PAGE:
Common French False Friends in English

When learning a new language, it’s a common practice to rely too much on our native languages. We feel more confident when something is familiar. It has happened to me many times. I see a familiar word in a foreign language and then try to use it the way I would in my language.

English and French share a lot of vocabulary. Sometimes it’s only the pronunciation that changes, but at other times, it’s more complicated than that. We have to be careful with these words if we want to master the French language. That’s why today we will talk about some of the most common French false friends in English. Allons-y!

What Are False Friends?

For starters, we need to understand this concept. What are false friends? To answer this question, let me ask you something first. Have you ever seen familiar words in other languages that turned out to mean something different from your native language? Well, those are false friends.

False friends are words in different languages that have identical or similar spellings but different meanings. For example, let’s take a look at the word bras. Bras means arm in French, but it’s the plural form of bra (female underwear) in English.

False friends are known as faux amis in French. You might also have heard about cognates. That’s another term commonly used. All false friends are false cognates, but not all cognates are false friends. There are true cognates as well.

Why Are They Important?

You may be wondering why it is important to know about the existence of false friends. Well, for starters, you might be saving yourself from embarrassing situations. For example, French President Macron called the Australian Prime Minister’s wife “delicious” during a public speech. In French, a woman who is good, charming, or delightful can be described as délicieuse. While this word can also mean delicious in English, you have to use it carefully. Context is crucial.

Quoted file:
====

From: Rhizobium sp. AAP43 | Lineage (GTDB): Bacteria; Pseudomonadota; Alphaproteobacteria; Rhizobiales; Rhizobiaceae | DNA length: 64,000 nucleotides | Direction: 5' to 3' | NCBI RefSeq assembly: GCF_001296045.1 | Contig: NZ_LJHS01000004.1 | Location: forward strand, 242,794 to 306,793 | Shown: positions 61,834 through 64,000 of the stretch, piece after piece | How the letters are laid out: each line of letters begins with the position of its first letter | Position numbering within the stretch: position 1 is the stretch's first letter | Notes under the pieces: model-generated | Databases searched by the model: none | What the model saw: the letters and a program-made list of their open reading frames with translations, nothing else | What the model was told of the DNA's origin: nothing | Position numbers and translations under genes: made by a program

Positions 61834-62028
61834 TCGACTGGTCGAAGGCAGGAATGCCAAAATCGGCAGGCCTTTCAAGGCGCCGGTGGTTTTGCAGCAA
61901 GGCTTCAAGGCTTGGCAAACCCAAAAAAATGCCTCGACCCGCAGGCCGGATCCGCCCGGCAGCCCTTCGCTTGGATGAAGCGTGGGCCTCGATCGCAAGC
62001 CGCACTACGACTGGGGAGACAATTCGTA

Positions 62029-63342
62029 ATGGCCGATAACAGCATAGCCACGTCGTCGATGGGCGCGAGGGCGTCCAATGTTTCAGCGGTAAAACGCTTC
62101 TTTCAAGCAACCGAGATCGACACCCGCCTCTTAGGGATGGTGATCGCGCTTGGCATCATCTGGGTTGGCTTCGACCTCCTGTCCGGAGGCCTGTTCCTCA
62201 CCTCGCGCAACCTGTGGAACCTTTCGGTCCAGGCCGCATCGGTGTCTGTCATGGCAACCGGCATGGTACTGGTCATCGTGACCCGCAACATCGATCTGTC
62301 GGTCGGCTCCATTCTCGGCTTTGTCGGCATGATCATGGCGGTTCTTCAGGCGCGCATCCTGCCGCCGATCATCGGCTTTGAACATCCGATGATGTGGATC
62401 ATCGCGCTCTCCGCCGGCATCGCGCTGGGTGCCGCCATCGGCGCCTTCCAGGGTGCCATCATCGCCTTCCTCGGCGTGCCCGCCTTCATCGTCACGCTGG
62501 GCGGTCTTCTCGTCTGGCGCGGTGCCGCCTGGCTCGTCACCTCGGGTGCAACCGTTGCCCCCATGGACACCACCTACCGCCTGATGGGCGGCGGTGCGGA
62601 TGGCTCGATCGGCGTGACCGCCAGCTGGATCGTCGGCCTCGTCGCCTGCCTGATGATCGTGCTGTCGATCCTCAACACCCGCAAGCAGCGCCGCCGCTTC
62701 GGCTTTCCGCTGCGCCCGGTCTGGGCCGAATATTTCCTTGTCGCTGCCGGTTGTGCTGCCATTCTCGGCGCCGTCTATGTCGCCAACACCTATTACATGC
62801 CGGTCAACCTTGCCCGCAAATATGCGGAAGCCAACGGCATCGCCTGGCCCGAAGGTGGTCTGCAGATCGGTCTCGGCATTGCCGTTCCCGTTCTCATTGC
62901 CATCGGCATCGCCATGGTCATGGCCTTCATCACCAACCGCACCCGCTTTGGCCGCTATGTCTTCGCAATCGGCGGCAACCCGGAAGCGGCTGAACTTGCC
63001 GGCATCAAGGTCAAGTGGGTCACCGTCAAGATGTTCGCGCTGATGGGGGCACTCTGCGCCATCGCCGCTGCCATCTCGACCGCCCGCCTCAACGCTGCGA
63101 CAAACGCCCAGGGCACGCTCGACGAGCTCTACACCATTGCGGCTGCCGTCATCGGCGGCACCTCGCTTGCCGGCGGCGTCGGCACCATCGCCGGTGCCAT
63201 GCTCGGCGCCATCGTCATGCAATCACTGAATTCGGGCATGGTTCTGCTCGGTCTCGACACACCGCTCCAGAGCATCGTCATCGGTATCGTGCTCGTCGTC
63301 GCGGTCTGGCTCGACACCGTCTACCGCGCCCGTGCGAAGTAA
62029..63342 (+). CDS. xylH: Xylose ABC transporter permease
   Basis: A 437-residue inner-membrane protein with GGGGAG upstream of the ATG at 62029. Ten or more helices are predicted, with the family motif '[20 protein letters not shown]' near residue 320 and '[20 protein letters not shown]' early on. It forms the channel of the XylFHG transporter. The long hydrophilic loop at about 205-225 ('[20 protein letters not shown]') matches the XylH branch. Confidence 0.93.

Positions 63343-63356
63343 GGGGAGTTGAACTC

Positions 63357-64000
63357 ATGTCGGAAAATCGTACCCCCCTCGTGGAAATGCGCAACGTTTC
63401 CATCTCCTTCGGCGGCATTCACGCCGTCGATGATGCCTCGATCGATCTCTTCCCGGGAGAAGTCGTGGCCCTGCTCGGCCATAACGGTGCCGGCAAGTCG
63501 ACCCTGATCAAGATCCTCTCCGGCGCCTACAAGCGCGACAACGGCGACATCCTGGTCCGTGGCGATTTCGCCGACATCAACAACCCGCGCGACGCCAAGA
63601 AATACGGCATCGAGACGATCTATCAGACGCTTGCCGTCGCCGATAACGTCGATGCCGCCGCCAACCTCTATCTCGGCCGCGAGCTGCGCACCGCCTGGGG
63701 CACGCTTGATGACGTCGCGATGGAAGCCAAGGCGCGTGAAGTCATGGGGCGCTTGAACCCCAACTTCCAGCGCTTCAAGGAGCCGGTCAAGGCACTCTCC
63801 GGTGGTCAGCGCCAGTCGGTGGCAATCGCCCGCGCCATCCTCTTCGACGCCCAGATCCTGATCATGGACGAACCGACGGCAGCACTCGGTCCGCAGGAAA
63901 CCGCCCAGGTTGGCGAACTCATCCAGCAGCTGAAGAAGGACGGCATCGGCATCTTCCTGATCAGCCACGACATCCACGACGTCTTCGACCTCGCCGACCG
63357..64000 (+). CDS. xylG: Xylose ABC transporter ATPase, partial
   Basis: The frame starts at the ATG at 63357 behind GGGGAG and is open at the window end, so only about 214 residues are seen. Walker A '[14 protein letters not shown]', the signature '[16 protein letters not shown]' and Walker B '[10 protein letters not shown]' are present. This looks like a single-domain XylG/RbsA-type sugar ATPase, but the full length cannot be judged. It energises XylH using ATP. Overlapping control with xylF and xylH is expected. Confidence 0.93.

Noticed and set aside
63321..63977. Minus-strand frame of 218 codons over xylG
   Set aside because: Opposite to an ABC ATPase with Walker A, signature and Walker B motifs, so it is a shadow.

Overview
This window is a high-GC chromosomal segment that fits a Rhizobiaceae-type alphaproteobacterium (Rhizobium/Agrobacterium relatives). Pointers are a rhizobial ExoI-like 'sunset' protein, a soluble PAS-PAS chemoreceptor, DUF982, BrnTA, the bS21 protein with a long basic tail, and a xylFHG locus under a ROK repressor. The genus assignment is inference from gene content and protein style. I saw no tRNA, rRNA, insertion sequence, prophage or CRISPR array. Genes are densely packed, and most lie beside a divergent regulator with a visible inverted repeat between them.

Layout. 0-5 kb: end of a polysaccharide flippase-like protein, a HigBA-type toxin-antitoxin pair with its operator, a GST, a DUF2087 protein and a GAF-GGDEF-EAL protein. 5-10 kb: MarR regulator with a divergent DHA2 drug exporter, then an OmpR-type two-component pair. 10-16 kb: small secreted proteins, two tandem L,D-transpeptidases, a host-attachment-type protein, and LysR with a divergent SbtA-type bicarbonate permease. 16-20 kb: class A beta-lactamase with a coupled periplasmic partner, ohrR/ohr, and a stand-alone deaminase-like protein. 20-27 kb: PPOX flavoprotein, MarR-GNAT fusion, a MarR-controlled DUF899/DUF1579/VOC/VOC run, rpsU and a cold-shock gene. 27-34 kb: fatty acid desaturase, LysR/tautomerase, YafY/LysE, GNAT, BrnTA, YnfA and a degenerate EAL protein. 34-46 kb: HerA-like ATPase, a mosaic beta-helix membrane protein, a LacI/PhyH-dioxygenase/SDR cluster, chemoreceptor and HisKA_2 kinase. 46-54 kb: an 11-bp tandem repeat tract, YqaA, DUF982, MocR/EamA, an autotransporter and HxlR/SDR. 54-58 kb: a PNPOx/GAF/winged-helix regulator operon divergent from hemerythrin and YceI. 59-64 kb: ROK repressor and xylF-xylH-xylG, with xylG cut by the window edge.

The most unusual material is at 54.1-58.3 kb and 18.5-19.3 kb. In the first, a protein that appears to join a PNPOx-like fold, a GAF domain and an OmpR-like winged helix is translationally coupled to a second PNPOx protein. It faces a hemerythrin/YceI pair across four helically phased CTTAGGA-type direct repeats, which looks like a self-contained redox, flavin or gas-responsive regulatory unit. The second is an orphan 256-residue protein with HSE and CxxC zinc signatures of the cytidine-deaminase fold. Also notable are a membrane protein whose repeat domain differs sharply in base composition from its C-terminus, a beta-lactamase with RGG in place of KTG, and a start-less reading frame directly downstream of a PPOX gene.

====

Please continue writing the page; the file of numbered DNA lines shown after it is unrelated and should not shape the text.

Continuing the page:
Below is the video of that embarrassing moment.

The Australian Prime Minister seemed to ignore it, but imagine what would’ve happened at a different place with no cameras or other people present.

While some people will understand what you’re trying to say and even correct you, not everyone will understand. Your luck might be different. To be on the safe side, it’s better to be sure about the meaning of the words you use when speaking.

False Friends Examples

Okay, without much further ado, here are some of the most common French false friends in English:


Now, imagine you have a date with a French girl, but you’re running late. On your way to the restaurant, you receive a text message that reads, “Je t’attends“. You’re confused. What does she mean? Well, it means she is waiting for you! You’d better hurry!

attendre ≠ attend

attendre = wait


You run toward the door, but someone opens it at that very moment and hits your face. Then you head to the table while covering your nose, and your date asks, “Tu es blessé?” Is she blessing you or what? No, she’s simply asking if you’re hurt.

blessé ≠ blessed

blessé = hurt/wounded


You sit down and then the waiter comes to your table. You’d like a glass of wine and some bread, but the waiter doesn’t seem to understand the last part of your order. “Oh, he’d like some pain,” chimes in your date. You then realized you had been pronouncing it wrong! Oh, well…

pain ≠ pain

pain = bread


You start talking about your jobs, and it turns out your date has a fantastic job with a good salary and lots of vacation time. You’d like to say you envy her (in a good way, of course) and say “J’ai envie de toi“. The girl blushes. After an uncomfortable silence, she explains to you that you just told her you desired her. Oops!